While tax revenue like GST and Excise duty exhibited a healthy growth rate there are two chronic areas of concern:

  1. Stagnant earnings on account of non-tax revenues, which includes mineral receipts, dividends, user fees etc.
  2. Paltry rate of return (less than 0.25%) on a total investment Rs. 68,256.68 crore in 98 public sector undertakings

The Government needs to take measures such as revision in user charges and fees for the various services provided by the departments e.g. housing, police, transport, forestry, tourism as well as address the issue of poor returns from Public Sector Undertakings (PSUs) by addressing concerns related to efficiency.

Capital receipts are composed mostly of borrowings i.e. public debt (market borrowings like LIC, NABARD, NSSF; Financial Institutions, etc.)

  1. Receipts of Rs. 8,0641 crore, which accounts for 99.84%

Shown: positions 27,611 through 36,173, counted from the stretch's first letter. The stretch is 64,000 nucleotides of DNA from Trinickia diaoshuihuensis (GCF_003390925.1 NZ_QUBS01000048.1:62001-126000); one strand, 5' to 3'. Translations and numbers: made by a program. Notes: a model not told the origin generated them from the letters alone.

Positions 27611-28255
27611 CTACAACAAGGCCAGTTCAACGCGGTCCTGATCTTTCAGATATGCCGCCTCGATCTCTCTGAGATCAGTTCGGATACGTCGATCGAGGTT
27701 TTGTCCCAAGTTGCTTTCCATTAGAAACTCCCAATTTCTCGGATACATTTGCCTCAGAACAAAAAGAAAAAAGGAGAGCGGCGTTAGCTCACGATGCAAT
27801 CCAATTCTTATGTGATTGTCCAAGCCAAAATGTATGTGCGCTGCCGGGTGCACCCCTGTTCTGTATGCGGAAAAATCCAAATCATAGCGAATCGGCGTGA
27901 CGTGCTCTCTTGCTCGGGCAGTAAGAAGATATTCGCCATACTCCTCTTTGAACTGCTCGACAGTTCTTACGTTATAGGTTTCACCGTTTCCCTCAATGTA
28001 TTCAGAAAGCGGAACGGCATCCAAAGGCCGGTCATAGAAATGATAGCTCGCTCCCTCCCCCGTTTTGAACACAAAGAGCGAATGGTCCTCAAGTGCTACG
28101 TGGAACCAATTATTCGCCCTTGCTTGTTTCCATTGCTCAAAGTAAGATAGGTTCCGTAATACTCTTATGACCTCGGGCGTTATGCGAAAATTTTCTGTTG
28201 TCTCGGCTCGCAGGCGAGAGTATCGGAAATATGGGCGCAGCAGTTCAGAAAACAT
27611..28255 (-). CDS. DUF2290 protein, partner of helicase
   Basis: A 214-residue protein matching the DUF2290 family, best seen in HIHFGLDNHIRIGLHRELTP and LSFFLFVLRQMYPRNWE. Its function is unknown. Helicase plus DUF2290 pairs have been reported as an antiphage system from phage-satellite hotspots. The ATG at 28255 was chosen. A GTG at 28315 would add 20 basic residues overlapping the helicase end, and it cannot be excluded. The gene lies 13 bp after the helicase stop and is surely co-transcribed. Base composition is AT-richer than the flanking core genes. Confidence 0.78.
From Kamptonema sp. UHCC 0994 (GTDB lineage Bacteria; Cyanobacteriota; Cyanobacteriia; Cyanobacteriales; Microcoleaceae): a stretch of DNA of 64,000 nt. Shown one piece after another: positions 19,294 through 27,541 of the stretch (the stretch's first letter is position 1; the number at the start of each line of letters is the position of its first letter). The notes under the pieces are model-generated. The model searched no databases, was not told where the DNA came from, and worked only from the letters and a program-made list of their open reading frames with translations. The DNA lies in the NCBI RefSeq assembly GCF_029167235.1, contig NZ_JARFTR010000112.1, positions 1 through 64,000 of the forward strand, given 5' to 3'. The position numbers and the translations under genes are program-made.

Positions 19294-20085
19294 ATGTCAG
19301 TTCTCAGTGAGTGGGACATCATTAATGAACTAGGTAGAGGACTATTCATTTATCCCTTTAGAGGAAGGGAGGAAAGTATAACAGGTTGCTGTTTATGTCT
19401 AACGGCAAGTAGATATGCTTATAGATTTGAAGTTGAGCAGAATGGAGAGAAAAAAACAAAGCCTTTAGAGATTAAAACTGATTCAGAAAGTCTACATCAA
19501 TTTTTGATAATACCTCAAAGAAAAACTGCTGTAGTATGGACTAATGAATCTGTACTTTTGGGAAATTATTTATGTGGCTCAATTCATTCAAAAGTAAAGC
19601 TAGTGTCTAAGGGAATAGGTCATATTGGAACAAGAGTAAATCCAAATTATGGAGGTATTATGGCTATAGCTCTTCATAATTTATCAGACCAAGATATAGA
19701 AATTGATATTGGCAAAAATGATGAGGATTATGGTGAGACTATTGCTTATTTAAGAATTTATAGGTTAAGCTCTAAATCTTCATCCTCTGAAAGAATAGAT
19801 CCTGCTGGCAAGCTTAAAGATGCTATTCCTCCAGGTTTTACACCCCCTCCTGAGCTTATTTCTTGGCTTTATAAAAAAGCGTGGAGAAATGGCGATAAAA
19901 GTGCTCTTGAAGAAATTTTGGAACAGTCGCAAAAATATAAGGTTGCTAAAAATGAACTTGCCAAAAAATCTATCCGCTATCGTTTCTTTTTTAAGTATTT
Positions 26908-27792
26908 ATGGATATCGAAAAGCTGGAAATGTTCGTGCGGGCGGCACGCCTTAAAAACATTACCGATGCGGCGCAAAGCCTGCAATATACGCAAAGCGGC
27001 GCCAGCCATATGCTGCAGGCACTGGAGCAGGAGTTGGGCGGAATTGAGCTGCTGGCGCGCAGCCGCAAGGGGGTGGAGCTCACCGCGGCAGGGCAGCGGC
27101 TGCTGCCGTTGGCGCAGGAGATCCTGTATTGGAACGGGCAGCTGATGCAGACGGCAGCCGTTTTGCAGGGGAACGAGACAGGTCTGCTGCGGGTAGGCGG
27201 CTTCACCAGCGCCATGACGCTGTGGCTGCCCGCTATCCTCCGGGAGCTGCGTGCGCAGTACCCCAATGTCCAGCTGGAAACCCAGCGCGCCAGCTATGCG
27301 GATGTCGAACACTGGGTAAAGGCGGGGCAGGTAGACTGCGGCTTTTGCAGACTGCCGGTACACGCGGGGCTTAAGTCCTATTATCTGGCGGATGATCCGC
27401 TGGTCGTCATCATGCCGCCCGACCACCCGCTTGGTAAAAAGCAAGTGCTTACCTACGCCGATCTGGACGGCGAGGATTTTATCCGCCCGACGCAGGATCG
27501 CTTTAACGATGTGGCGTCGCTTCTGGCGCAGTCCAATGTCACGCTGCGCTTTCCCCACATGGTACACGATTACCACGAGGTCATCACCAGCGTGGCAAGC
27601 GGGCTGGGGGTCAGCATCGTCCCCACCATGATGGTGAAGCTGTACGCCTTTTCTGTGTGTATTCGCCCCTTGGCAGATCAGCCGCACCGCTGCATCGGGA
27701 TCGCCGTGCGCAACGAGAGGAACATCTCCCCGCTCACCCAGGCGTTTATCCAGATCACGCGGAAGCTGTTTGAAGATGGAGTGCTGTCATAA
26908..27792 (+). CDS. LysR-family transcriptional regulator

2. Balance (Rs. 133 crore/0.16%) comprising recoveries of loans and advances, miscellaneous capital receipts like receipts from disinvestment etc.

The outstanding loan as on March 31, 2022 aggregated Rs. 35,329 crore and the amount recovered during the year was Rs. 127 crore. The recovery of loans and advances over the years has been unsatisfactory.

Non-implementation of important policy undertakings

Significant policy initiatives announced in the budget, such as Science and Talent search programmes, Artificial Intelligence, Research Translation Park, Tank bank for water security, soil health policy etc., were not implemented due to non-release of funds and delay in receipt of information.

Schemes for women

The Budget comprises two categories of schemes for the benefit of women: